Below is Stan Grant’s speech at AustCham’s Australia Day Lunch 2018
I am Australian. There is no other place on earth from where I could come. I could only have been created here.
My DNA traces the very history of this land. I am both ancient and modern. My bloodline connects me to the first footprints on this continent. Countless millions of sunrises have put me here.
My name — Grant — was shipped here in chains; John Grant, an Irish rebel banished forever from his home, transported to this penalcolony.
He left behind a new family: Aboriginal and Irish.
Before we called this place Australia, an Australian family was born.
This is my history. It lives in me.
We are all of this
I am Australian. I have Australian memories: sun scorched days at the pool; sticky orange ice blocks; backyard cricket; broken bicycle chains; hot chips and vinegar; warm milk at recess; ink wells; wet wool jumpers; frost-cracked fingers.
I am Australian. I have Australian history: Captain Cook; the first fleet; convicts; Blaxland, Lawson and Wentworth; Burke and Wills; merino sheep; the gold rush; Gallipoli; the Great Depression; Menzies and Gough.
The age of anger
Australia Day feels angrier. It is a defiant flag in a window and a flag on fire at a protest.
We look to what divides us; define ourselves in opposition to each other.
Indian economist and philosopher Amartya Sen has warned against what hecalls "solitarist" identities.
He says it can be a good way of misunderstanding nearly everyone in the world.
When we divide ourselves, he writes "our shared humanity gets savagely challenged".
History is the breeding ground of the politics of identity. It is history as betrayal; a narrative of loss and inheritance robbed.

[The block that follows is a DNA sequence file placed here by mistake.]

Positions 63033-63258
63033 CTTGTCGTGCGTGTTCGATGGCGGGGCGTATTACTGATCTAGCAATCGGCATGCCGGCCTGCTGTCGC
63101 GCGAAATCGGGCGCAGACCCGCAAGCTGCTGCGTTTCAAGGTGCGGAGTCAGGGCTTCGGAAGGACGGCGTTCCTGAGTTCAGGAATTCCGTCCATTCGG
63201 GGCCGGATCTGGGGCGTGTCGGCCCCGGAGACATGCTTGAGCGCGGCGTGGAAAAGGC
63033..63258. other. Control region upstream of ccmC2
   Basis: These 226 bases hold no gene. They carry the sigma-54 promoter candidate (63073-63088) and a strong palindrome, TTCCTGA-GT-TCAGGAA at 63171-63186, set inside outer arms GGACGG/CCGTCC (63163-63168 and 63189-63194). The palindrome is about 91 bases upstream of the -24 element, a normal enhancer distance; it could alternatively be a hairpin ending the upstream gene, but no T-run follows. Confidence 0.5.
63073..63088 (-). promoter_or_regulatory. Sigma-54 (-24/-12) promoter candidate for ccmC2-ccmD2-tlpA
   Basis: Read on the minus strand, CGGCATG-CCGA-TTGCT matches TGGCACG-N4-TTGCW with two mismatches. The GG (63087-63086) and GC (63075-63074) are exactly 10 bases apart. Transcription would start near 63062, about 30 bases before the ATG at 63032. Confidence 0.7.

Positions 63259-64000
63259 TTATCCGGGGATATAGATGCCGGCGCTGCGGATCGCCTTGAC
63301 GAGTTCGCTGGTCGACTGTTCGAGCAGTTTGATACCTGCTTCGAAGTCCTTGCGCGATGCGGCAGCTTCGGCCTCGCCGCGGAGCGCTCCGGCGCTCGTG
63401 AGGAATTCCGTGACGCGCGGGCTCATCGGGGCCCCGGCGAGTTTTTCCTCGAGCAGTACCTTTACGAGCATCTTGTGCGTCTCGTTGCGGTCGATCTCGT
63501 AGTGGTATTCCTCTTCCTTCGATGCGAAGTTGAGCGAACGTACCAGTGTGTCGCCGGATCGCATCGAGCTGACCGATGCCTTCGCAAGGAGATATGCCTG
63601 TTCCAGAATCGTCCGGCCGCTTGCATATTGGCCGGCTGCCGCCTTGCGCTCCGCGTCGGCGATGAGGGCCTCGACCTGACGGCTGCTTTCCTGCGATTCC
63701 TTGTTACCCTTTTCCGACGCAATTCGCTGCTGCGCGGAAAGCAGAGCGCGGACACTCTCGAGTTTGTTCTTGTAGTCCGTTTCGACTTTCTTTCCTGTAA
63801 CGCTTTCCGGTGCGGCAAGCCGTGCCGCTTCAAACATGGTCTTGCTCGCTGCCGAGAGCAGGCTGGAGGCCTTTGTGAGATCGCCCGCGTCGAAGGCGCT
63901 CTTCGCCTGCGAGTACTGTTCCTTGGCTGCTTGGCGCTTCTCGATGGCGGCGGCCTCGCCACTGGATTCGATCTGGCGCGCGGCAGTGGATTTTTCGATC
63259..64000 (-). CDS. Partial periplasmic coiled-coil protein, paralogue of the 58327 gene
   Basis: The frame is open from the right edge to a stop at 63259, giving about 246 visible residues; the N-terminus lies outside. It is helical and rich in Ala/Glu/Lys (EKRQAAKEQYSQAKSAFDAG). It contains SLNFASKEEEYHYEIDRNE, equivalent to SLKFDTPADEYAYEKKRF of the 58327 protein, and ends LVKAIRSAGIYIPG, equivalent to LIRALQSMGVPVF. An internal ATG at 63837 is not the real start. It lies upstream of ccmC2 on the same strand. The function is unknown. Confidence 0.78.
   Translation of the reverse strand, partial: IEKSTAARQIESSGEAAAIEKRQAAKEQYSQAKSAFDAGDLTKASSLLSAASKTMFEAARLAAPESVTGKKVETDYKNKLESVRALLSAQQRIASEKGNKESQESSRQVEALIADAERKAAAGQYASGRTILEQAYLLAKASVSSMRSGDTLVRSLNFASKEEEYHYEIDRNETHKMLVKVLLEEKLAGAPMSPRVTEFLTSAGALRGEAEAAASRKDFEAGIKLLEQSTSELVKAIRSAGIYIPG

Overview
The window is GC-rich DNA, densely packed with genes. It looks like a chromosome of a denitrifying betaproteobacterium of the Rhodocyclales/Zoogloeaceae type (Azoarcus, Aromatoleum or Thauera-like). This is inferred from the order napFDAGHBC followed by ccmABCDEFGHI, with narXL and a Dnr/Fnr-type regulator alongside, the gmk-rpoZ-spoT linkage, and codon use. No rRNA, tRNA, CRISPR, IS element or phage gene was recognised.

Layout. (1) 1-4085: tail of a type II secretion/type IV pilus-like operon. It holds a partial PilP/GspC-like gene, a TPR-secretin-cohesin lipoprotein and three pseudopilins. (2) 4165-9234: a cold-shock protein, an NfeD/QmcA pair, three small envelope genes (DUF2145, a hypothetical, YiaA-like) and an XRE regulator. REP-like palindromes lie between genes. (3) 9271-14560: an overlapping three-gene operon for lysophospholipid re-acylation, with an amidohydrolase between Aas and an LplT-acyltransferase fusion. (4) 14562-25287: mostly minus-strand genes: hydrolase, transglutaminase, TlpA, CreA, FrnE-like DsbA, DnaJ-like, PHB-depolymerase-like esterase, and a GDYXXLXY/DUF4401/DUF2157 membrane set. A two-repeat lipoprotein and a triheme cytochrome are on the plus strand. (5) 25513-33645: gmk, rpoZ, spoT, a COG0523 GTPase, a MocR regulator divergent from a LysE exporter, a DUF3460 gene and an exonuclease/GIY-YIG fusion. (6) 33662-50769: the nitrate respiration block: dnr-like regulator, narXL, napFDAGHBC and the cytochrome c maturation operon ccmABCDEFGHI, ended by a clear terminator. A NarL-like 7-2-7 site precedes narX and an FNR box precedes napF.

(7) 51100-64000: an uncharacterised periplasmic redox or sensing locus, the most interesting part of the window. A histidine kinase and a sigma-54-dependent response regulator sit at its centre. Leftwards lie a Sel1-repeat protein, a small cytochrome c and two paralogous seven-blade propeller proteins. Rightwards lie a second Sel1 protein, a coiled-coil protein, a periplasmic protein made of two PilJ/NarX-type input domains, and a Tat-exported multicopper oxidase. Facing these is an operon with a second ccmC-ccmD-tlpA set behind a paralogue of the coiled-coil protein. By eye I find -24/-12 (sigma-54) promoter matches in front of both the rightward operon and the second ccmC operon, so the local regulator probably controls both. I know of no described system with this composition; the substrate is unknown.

It is feeding the resurgence of global populism from Donald Trump's "make America great again" to Vladimir Putin's lament for the Soviet empire or Xi Jinping reminding the Chinese people of the hundred years of humiliation by foreign powers.
Burdens of the past
It has been said that looking at history takes one's breath away.
I admit to the choking feeling of living with the burden of the past. For toolong it was a past denied or silenced.
But no longer. As uncomfortable as it is we are reckoning with our history.
On January 26, no Australian can really look away.
In his 2017 book In Praise of Forgetting, journalist and philosopher David Rieff warns "thinking about history is far more likely to paralyse than encourage".
He says we risk turning it into a "formula for unending grievance and vendetta".
These are the hard questions we ask on Australia Day.What does it mean to call ourselves a nation?
As the 19th century French historian Ernest Renan wrote, a nation is a "daily referendum".
There are those who want the date changed, others who wish to keep it and some who want Australia Day abolished entirely.
At a time when we yell from the fringes it is worth remembering the words of the great philosopher of liberty, John Stuart Mill, who looked for an elusive centre to be made from "softening the extreme forms and filling up the intervals between them".
Watch the speech (with Q&A) on our YouTube channel:
Photo coverage of the event: https://flic.kr/s/aHsma2H3ijBACK